DoorDash is partnering with fintech firm Parafin to launch DoorDash Capital, which will offer restaurants convenient access to capital. The company is leveraging its visibility into and control of restaurant delivery revenue to offer cash advances against future business on the DoorDash platform. 

Eligibility for the service depends on an opaque measurement of the size and stability of a restaurant’s business on DoorDash. The size of their advance is similarly set. “Each merchant is approved for up to a specific amount for each cash advance based on their sustained sales on our platform,” said Tom Pickett, chief revenue officer for DoorDash. 

Operators can check their eligibility in the merchant portal. If there’s an offer, they can accept up to that amount and receive the money in as little as one to two business days. 

Repayment is based on performance. DoorDash will automatically deduct a portion of a restaurant’s sales made on the platform. Merchants can customize the repayment terms, including amount advanced, repayment duration and repayment percentage. 

DoorDash Capital charges a single fee to access capital, to be applied to the principal and paid off during the course of the advance. DoorDash Capital does not charge interest, according to the company’s website. 

Set by Parafin, the fee “is generally less than 11 percent of the offer amount, although the rate is dependent on each merchant’s qualification,” said Pickett. An example on the company’s website shows an 18 percent fee. 

More than 1,000 merchants participated in DoorDash Capital’s pilot program, according to a blog post. A company spokesperson said those merchants used the funds “for many business-related expenses, including payroll, marketing, equipment purchasing, opening or expanding to new locations and more.”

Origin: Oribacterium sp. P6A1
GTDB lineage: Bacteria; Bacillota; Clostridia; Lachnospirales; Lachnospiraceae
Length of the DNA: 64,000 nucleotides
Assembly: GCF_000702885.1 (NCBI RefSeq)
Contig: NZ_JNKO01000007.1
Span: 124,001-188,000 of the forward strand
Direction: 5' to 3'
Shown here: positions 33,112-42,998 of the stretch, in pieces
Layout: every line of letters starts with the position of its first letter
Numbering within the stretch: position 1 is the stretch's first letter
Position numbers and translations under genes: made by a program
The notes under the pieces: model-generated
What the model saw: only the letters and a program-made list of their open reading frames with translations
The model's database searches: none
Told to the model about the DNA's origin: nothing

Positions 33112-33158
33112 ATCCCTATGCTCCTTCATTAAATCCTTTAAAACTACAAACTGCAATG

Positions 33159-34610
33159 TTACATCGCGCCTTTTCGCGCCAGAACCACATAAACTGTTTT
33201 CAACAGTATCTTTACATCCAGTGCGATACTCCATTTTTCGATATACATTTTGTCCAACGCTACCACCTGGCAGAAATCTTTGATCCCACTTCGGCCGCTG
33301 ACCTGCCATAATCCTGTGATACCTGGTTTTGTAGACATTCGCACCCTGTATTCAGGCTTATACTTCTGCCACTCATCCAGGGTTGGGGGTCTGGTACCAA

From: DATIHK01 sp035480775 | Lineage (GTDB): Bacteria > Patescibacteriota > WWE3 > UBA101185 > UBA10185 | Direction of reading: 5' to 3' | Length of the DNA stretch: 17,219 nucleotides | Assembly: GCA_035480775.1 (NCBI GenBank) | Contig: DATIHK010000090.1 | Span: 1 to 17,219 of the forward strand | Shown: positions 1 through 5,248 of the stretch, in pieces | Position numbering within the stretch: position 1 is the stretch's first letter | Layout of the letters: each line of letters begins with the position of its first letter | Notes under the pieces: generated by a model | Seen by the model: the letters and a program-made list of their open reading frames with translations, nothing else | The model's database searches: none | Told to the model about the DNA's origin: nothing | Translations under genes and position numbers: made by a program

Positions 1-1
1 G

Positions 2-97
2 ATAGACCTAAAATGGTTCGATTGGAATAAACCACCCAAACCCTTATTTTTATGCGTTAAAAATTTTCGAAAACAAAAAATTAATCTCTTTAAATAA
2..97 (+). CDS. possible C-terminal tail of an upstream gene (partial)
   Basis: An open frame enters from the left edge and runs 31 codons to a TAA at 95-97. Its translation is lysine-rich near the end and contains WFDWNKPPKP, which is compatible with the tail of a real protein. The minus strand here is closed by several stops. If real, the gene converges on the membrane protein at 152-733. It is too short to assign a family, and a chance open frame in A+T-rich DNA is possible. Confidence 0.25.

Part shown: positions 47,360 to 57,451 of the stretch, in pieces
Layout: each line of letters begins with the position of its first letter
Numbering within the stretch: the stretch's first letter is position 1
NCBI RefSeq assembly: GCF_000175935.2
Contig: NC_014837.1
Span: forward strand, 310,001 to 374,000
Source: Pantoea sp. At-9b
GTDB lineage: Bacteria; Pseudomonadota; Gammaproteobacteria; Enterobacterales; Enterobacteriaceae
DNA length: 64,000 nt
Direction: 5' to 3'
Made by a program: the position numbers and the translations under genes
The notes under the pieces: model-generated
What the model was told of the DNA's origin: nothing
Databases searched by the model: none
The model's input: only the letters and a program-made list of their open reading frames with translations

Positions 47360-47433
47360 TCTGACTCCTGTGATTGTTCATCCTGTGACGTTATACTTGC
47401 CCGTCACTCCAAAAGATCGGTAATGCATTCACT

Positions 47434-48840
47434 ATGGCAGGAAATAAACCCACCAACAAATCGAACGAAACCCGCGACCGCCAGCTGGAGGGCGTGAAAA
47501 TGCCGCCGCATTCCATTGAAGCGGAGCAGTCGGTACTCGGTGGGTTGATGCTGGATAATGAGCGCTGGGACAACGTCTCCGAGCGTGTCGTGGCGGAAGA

“Small-business restaurants have historically had difficulty receiving loans and often don’t know where to turn for fast and fair financial support, as traditional banks have lengthy application processes and often pose strict credit and business history requirements to secure a loan,” said Pickett. The company cited research from the Federal Reserve Bank showing that only 35 percent of small businesses (revenue between $100,000 and $1,000,000) received bank funding in the past five years. 

While convenient access to capital is a good thing, DoorDash Capital is likely designed to complement the company’s larger business. For one, more successful partners mean more delivery business. And by tying the capital to business done on DoorDash’s platform, it provides an incentive for restaurants to prioritize DoorDash business at the expense of other third-party providers, such as Uber Eats and Grubhub. 

DoorDash Capital is only available in the United States and the company has no plans to expand the service, said Pickett. “We are focused on providing these partners with the best experience possible at this time,” he said.